For the team sport athlete the off-season can be considered the most important time in the calendar in terms of making physical changes that can impact on performance. Following a hectic schedule in the cricket season our players are given a 6-week break to rest – physically and mentally.
With as much as 5 days competitive cricket a week, plus training sessions, time away from the sport can be a necessity. During this time players will perform very much unstructured physical training with the aim of off-loading the body while maintaining mobility and base strength levels.
When players return mid November an 8-week window is available to target changes in muscle size and strength without the interference of cricket skills training.
The following article is going to identify the considerations when programming for changes in muscle cross-sectional area and hopefully stimulate some thought to your current training program.
Intensity – The weight lifted.
It is common to see training loads representing 70 – 85% of one rep max (6-12 repetitions) applied to resistance training. However it is important to take into account your training experience when using this approach for hypertrophy. Strength trained athletes, the guys who have a solid history of training behind them, respond better to loads greater than 90% 1RM (Fry, 2004), especially when targeting type II fibers (the fast athletic ones).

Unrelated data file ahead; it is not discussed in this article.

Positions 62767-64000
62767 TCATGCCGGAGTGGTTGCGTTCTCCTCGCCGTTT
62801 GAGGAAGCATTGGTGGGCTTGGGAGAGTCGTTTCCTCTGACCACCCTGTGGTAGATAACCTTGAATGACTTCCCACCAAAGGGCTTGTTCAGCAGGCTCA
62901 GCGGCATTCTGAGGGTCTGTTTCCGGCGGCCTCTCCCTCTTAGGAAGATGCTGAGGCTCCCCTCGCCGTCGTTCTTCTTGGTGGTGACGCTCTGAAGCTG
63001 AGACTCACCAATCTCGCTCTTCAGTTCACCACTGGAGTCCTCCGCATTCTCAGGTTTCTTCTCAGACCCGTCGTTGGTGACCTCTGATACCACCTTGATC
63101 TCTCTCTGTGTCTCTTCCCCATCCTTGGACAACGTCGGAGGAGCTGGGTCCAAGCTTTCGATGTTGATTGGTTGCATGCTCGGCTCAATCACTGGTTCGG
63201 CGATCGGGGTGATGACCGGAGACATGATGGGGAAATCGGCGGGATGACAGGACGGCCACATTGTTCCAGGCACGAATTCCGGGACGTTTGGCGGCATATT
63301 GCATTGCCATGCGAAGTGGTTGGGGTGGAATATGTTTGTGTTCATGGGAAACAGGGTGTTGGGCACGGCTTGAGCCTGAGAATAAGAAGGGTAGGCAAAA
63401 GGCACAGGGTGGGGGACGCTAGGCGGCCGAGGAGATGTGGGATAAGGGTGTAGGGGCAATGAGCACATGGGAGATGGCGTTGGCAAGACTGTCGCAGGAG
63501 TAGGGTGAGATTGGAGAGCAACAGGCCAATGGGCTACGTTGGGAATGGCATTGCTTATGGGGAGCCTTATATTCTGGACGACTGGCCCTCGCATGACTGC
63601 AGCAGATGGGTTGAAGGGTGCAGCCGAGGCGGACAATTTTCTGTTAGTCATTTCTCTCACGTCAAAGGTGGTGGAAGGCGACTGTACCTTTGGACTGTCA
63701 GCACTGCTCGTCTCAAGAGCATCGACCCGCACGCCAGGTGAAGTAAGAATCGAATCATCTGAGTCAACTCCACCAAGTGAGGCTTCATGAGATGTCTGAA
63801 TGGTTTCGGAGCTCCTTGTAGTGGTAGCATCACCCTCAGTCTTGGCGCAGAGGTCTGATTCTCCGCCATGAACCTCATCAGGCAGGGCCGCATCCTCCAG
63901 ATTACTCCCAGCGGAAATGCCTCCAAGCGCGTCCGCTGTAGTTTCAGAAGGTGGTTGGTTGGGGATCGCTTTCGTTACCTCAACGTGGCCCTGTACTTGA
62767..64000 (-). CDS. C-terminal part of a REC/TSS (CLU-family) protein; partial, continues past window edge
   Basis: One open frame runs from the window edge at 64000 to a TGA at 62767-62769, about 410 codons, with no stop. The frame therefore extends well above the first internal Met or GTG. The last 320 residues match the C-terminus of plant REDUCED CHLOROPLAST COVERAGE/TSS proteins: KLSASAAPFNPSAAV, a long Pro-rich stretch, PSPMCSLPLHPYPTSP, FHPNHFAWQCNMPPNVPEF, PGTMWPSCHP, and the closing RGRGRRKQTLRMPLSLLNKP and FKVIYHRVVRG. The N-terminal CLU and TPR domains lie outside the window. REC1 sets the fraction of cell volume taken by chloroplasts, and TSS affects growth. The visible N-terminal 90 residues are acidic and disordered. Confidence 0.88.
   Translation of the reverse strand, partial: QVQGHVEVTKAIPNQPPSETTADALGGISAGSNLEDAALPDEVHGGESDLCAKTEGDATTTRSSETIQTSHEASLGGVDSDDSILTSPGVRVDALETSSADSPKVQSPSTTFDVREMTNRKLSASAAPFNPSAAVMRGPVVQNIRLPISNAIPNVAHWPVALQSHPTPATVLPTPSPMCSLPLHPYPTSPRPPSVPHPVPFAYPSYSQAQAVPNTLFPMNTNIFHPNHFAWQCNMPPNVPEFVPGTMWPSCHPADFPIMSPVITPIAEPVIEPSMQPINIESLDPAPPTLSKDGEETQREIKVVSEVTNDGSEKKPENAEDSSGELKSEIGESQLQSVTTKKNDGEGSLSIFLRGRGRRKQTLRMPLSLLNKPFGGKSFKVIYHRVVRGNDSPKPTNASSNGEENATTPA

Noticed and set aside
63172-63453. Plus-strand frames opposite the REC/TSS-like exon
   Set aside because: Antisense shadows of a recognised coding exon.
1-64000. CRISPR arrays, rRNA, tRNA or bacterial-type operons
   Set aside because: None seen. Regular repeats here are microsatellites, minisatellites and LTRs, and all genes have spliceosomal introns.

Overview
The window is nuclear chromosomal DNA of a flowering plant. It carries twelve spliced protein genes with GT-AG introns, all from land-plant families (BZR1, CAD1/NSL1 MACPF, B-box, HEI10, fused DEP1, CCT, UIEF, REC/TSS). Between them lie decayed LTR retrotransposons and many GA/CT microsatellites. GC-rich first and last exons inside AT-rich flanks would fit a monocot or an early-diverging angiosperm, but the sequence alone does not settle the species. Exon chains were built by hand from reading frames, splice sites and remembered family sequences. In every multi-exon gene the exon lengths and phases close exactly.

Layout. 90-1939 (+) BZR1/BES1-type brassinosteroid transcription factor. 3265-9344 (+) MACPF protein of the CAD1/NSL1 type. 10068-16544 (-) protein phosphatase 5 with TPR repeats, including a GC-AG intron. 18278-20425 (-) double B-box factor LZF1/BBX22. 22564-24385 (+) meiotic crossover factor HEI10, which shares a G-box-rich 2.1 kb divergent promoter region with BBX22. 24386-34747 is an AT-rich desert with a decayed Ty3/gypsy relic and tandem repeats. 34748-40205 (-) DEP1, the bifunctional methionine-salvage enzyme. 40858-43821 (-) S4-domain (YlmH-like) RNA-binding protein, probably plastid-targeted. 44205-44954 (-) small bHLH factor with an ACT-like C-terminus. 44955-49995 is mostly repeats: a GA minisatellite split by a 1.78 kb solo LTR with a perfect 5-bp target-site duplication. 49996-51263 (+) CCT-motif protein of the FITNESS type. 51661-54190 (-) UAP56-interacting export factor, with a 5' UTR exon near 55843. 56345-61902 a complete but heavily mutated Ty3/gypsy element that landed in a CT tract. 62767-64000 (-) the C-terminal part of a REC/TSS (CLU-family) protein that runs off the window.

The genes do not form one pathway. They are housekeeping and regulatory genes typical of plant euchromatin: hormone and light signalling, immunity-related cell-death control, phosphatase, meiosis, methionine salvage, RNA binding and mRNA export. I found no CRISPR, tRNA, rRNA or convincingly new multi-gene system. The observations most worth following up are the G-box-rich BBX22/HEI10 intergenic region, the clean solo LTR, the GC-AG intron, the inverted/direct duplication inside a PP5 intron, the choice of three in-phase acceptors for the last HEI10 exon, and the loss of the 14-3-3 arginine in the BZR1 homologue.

With our players their resistance training programs are tailored to each individual taking into account their age, training history and what will benefit them in their role within the team. For a young player new to the program, loads at the lower end of the scale (70%) will provide enough of a stimulus to promote adaptations; whereas an experienced player with several years strength training history will work more towards the 90% range.
So if you have been training for a few years and have found you have stalled in progress try a block of higher intensity training, it can be taxing mentally, but rewarding physically.